The song Anna indicated as best (ahem)for my voice was titled "I'm Only A Faded Rose." The narrator mourns that she was once "a rosebud, so fair and pure," feted with diamonds and beautiful clothes but now been cast aside: "He plucked me and wore me, then threw me away; now I'm only a faded rose." The final word spans a full octave and, when properly screeched, produces more decibels than a Boeing 747 on take-off.

I have sung the song many times to a variety of audiences. Each time, the results have been startling. Or startled. Something like that. On one occasion, I had been asked to accept an administrative appointment at the University. The small group I was to join had scheduled a meeting in a handsome, dark-paneled conference room. In attendance were two other deans, an administrative assistant, a couple of secretarys, and an assistant vice president in charge of token appearances. The head honcho, one of the finest men who ever convened a meeting, graciously introduced me and announced that after the meeting itself, we would have refreshments and, in fact, a musical number. (The administrative assistant was a gifted singer.) He then jokingly added, "Perhaps would should require Elouise to sing as well, as a sort of initiation." Indulgent smiles all around. Ho-ho-ho.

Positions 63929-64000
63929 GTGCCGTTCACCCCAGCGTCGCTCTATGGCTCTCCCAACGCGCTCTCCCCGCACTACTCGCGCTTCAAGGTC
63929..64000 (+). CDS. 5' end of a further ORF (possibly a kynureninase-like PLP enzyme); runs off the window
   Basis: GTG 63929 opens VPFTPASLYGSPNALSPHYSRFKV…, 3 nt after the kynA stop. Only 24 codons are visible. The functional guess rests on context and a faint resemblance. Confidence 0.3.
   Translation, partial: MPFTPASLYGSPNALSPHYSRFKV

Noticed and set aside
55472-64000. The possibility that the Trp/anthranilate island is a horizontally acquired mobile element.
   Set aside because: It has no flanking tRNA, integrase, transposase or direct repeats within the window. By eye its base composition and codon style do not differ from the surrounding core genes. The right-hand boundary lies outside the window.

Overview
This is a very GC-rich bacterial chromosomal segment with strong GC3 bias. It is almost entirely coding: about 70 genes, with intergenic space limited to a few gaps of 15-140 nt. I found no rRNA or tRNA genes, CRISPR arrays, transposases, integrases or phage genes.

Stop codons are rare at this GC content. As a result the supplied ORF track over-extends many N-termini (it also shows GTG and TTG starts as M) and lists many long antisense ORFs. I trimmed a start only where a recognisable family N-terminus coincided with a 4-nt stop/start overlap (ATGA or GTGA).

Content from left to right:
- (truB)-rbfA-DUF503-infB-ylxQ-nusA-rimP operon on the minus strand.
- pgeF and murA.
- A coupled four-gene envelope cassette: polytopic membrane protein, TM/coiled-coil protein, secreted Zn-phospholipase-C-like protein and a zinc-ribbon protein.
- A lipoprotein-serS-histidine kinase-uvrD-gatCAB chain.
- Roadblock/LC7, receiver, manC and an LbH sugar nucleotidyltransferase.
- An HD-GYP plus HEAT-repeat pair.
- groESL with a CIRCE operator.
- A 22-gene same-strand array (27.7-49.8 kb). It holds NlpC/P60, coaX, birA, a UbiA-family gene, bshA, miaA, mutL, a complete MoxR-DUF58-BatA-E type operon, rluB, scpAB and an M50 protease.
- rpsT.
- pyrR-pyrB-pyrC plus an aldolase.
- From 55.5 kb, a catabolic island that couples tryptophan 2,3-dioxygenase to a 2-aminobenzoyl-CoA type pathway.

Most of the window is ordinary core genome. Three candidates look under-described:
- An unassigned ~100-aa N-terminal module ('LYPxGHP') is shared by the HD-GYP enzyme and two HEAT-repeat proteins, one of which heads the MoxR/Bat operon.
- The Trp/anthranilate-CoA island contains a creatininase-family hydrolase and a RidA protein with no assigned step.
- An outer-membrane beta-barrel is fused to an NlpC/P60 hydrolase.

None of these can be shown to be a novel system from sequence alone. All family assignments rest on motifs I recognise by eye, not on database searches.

"I'll sing for you," I said. (The best defense being a good offense, and all. My singing was undeniably an offense.)